California at center of latest push for science-based reading approaches

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Dive Brief:

  • Tucked in California Gov. Gavin Newsom’s proposed education budget is $1 million to develop a Literacy Roadmap that would include “explicit instruction in phonics, phonemic awareness, and other decoding skills, as well as development of vocabulary, comprehension, writing, speaking, and listening skills.”
  • Separately, the National Student Support Accelerator conducted research into a kindergarten literacy tutoring program that provides “short bursts” of instruction in phonics and reading fluency, finding students who participated were over two times more likely than their peers to reach a targeted reading stage at the end of the year.
  • In an effort to boost academic outcomes and make up for pandemic learning losses, local and state school systems are evaluating current literacy instructional methods, reviewing achievement data, and advocating for curriculum and instruction that are aligned with science-based reading approaches. 

Dive Insight:

There’s momentum driving the adoption of strategies for teaching foundational reading skills, including the emphasis on skills needed to sound out letters to make words, learn sight words and read fluently. It’s difficult, however, to quickly switch from one approach to another. What and how to teach and how and when to conduct professional development are just a few of the details to sort out.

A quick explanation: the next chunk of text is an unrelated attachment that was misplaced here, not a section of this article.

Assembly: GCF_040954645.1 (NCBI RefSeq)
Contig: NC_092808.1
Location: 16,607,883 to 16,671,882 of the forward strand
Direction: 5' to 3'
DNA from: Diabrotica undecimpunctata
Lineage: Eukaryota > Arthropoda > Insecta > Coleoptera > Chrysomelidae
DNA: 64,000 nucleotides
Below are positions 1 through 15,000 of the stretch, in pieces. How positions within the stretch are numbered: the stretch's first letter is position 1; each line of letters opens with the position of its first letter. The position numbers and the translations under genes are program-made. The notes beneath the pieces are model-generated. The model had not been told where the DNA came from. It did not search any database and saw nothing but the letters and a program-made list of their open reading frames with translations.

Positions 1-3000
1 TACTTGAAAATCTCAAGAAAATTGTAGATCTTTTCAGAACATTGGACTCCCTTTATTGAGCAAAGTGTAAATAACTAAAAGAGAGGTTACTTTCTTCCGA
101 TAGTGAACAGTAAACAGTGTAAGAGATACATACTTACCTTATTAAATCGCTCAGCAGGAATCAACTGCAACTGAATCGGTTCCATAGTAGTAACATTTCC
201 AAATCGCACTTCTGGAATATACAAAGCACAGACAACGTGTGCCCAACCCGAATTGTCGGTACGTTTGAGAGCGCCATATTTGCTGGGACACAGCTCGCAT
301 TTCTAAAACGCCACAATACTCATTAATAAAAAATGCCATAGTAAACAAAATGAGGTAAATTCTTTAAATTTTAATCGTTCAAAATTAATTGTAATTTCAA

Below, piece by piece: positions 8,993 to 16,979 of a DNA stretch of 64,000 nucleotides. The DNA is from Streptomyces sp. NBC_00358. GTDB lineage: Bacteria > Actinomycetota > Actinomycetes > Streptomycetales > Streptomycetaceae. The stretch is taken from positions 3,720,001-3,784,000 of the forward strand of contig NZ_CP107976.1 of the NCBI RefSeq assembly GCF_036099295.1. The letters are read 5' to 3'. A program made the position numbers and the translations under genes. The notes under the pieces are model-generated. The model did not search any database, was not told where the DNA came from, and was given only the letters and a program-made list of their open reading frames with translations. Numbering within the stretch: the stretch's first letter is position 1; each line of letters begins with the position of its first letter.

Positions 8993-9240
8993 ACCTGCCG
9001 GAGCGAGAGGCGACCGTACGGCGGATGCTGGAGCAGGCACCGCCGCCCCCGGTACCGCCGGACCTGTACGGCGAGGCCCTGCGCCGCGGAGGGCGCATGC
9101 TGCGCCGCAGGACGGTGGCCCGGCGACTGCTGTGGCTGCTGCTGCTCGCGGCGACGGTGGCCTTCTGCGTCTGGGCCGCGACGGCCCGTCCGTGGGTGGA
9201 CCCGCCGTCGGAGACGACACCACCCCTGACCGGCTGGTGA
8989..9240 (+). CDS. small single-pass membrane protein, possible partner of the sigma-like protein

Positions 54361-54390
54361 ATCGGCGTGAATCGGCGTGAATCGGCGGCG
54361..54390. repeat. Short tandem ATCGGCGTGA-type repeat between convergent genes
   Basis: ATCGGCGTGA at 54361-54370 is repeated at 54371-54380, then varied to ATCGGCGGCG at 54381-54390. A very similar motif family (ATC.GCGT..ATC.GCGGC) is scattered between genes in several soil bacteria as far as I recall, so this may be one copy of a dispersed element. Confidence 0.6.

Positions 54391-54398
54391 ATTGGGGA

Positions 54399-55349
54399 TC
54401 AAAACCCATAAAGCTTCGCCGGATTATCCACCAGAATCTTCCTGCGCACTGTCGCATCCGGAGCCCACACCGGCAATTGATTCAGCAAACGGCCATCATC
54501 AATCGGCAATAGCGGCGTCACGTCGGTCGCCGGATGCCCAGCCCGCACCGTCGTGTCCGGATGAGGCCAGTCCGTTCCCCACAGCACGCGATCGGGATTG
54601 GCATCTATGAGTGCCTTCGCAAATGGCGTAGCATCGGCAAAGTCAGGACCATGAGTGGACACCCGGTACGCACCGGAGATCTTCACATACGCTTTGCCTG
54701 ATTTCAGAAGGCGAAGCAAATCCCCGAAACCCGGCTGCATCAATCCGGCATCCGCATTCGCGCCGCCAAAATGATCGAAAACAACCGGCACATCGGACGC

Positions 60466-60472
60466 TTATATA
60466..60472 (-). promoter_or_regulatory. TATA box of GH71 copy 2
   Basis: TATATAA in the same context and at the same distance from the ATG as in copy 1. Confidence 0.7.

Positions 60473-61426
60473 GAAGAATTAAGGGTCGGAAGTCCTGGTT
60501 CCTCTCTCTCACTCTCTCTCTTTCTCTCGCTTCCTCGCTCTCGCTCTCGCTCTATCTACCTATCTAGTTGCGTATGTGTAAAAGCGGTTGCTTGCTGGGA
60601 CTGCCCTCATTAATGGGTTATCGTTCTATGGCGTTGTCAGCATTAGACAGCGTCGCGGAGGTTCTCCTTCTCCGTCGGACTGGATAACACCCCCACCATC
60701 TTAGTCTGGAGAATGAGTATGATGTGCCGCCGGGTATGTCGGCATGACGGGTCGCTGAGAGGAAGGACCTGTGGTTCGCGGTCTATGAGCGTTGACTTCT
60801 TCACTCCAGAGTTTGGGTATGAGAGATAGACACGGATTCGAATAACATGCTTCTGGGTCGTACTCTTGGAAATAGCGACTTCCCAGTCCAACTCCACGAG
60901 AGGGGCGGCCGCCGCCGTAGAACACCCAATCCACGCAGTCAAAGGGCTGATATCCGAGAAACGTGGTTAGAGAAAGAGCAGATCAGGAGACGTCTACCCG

In California, state leaders set a goal that, by 2026, all students will read by the 3rd grade. That effort is being driven by a statewide literacy task force, whose work will include consideration of reading research for all students, including English learners, those with disabilities, struggling readers and young students. 

When students don’t learn to read by third grade, they are at greater risk to drop out of school and end up in the criminal justice system,” said Superintendent of Public Instruction Tony Thurmond, in a Jan. 10 statement. 

Disappointing results from reading assessments over the past few years are helping to fuel a new focus on reading instruction. While some research shows recent year-over-year reading proficiency increasing, a recent Amplify analysis of the Dynamic Indicators of Basic Early Literacy Skills (DIBELS) performance outcomes finds 32% of kindergartners this school year are behind in reading and are in need of intensive interventions

Also driving new attention and investments into reading instruction are significant amounts of federal COVID-19 relief funds. Several state agencies plus 35 of the nation’s 100 largest school districts planned to use money from the Elementary and Secondary School Emergency Relief funds for literacy training, researchers from FutureEd at Georgetown University’s McCourt School of Public Policy told K-12 Dive last fall.

North Carolina, for example, set aside $12 million of the state’s ESSER share for Language Essentials for Teachers of Reading and Spelling, or LETRS. The funding will go toward a professional development course for elementary educators to support their knowledge of the foundations for reading instruction, including phonological awareness, phonics, fluency, vocabulary, comprehension, writing and language.

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